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Discussion Starter · #1 ·
im sure this has been on heaps, tried searching but couldnt exactly find what i was after.
i want a 4 inch lift in my 03 GU ute, and after looking into it there is a bucket load of stuff to consider. was going to ring superior but not in their trading hours atm.
im wondering what is essential for a 4 inch lift, and what can be left for later, just thinking of money...
im gonna go the ultra flexi coils....but what shocks suit best that are well testes and reliable, my understanding is 6" shocks are needed for these coils?
will b set up for mainly 4wding, but also touring, which i figured i can always buy a set of heavy duty springs for the rear and just swap them ova.
do i need to change my bump stops?
are panhard rods a must at first?
basically what do i have to have to set up a 4 inch at first to have some fun in the bush...then what can i add later that will help a little or a lot
any help would b great :D
 

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Here's what I have in my 4" lifted GU ute.

Dobinsons 4" coils
EFS Extreme shocks
Superior adjustable panhards front and rear
Superior Drop boxes
Superior 15mm longer heavy duty lower rear control arms
Extended braided brake lines front and rear
Extended swaybar links (if you want it to handle on road)
Superior Drop out cones (not required with flexy coils)
Superior coil retainers (same as above with flexy coils)
Superior adjustable draglink (gets the steering wheel straight)
Proportioning valve extension bracket

I also have a rear spring tower brace and laser cut reinforcement brackets but just haven't got around to fitting them. My GU handles really well on road and I am very pleased with its offroad ability too which for me is mostly touring with a few tougher tracks here and there.

I had a customer who had a 4" Tough Dog lift fitted to his GU ute when he bought it. It only had the coils, shocks, poly caster correction bushes and an extended rear brake line. I have since fitted drop boxes, replaced the poly caster bushes with genuine Nissan slotted bushes, adjustable panhard rods, the longer heavy duty lower rear arms, extended proportioning valve bracket, brake lines and some Superior extended front swaybar links - its a totally different vehicle to drive now, the owner couldn't believe the difference! The diffs are centralised, it doesn't wander all over the road and no more squeaking and banging from the crappy poly bushes or the cheapo swaybar links he had. I reckon spend the money from the start and do it right!!
 

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Discussion Starter · #3 ·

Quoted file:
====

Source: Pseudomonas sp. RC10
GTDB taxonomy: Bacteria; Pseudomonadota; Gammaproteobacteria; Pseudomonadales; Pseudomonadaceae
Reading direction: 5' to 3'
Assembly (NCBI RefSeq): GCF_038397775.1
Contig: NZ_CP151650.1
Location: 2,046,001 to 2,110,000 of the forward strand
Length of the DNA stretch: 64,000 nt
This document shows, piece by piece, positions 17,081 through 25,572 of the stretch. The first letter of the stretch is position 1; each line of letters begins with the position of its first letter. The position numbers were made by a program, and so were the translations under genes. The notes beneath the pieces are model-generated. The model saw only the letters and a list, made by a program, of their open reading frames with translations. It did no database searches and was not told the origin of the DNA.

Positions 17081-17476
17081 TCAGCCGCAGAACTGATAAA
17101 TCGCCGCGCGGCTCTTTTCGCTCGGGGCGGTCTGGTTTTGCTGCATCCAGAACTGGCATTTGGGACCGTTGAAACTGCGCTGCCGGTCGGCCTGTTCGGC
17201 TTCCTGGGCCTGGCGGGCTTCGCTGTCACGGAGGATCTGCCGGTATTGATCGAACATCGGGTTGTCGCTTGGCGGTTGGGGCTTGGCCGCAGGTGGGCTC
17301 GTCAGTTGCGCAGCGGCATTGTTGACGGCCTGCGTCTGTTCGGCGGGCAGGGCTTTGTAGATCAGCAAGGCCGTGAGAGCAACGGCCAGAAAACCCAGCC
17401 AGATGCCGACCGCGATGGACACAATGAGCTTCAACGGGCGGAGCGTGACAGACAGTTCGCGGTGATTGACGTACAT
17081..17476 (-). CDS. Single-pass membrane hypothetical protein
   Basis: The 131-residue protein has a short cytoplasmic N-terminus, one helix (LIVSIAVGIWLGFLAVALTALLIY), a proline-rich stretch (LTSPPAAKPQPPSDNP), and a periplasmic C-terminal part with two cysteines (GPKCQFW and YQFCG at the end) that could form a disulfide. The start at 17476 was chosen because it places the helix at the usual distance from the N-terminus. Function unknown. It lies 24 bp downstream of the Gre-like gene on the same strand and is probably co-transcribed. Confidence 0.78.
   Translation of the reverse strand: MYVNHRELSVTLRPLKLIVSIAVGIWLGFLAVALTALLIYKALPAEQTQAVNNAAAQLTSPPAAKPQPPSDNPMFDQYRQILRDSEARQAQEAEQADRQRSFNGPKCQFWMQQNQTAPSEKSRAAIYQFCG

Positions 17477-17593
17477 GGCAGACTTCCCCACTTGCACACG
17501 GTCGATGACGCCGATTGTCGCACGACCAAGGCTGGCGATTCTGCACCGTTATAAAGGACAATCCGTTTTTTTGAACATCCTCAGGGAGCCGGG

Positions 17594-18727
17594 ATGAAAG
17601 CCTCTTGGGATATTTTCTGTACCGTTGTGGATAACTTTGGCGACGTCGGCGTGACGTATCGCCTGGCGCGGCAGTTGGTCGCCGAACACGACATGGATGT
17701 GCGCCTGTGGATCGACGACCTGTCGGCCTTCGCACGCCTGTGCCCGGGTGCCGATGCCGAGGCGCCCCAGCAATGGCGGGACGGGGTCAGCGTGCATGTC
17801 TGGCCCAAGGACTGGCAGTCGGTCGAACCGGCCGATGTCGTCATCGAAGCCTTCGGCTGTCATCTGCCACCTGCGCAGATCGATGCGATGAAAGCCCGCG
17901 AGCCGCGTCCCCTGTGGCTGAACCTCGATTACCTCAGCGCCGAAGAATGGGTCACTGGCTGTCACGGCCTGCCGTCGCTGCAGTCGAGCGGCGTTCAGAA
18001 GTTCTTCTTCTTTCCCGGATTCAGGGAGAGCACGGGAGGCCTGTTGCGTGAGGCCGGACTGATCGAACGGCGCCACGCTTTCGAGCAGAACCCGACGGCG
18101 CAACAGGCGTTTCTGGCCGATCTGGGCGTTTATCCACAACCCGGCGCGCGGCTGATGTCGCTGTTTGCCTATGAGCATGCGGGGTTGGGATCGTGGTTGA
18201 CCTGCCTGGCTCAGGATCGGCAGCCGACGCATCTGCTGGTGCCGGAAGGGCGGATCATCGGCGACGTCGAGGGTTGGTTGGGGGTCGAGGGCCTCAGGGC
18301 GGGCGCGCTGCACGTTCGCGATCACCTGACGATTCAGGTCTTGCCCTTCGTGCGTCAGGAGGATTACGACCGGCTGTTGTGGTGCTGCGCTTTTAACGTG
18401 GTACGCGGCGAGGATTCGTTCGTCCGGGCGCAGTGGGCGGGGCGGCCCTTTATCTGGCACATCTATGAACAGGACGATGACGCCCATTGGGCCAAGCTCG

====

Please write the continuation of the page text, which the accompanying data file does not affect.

thanks for the detail mate, really helps
looks like im up for a bit of coin, which dosnt worry me, dont want anything cheap and wanna do it right form the start!
from what you have, what do u think is compulsry, and what is more of a luxury...for example better driving on road
looking at getting it asap, as soon as i figure out wat gear to run and what brands....i will be ordering it straight away, jsut trying to get as much info as possible
and also how much better is it to run drop boxs on a 4" lift?
 

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In my eyes, i think most of the stuff I have is necessary. There is still plenty I could do e.g. Superflex arms, heavy duty tierod, adjustable rear upper arms etc.

Drop boxes make your Patrol drive better then standard on the road the only downside being a a slight loss of clearance underneath. The only other bolt in option that will give adequate caster correction are dropped radius arms, but expect to pay at least $1k for these.
 

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Ive just done my 4 inch lift, no need for flexy coils imho as extreme droop usually comes with zero traction for that tyre so its really for ramp kings/looks, may as well be in the air

You gain 2 extra inches in droop with the longer shocks but loose 2 inches in up travel or you will bust your shocks (bump stop mod) so at the end of the day, you are getting the same travel as a standard 4' lift but not having to worry about modifying your bump stops. And unless you are running superflex arms up front, you are really wasting time with the flexy setup as the front isnt usually knows for its great articulation anyway. If you run 35's or larger you may need to extend your bump stops anyway so that mod could be suited for you there.

Just my opinion, I researched heaps and was keen at first but saw the downside of having that setup and decided against it

This wheel was touching the ground but had zero traction, so whats the point in it drooping another 2 inches? The last few coils that stop the spring falling out dont really put sprung weight on that side of the diff so this setup vs the flexy setup will have similar amounts of traction

(regular 4'' with sway bar attached)


pic of the other side (surely you dont need any more articulation for regular 4wding?)


Regardless of what setup you choose, you will need

panhards
draglink
dropboxes or superflex/drop radius arms
longer lower trailing arms, being a ute you wont have to worry about scraping the inner guards on up travel
longer brake lines
brake bias bracket
+ coils and shocks
 

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Looks like you have a very nice setup there EagleBay. What are you running in the front?
 

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Discussion Starter · #8 ·
thanks EagleBay. wat gear are u running then? brand of shocks coils? and wat did it set u back?
 

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If your just after the basics so you can drive it, you'll need
Coils
Shocks
Panhard rods
Brakelines
Castor correction ( your choice )
And just discconect they swaybars until you save some more cash.
Then its recommended getting
Sway bar extensions
Lower control arms
Adjustable draglink
All for peace of mind.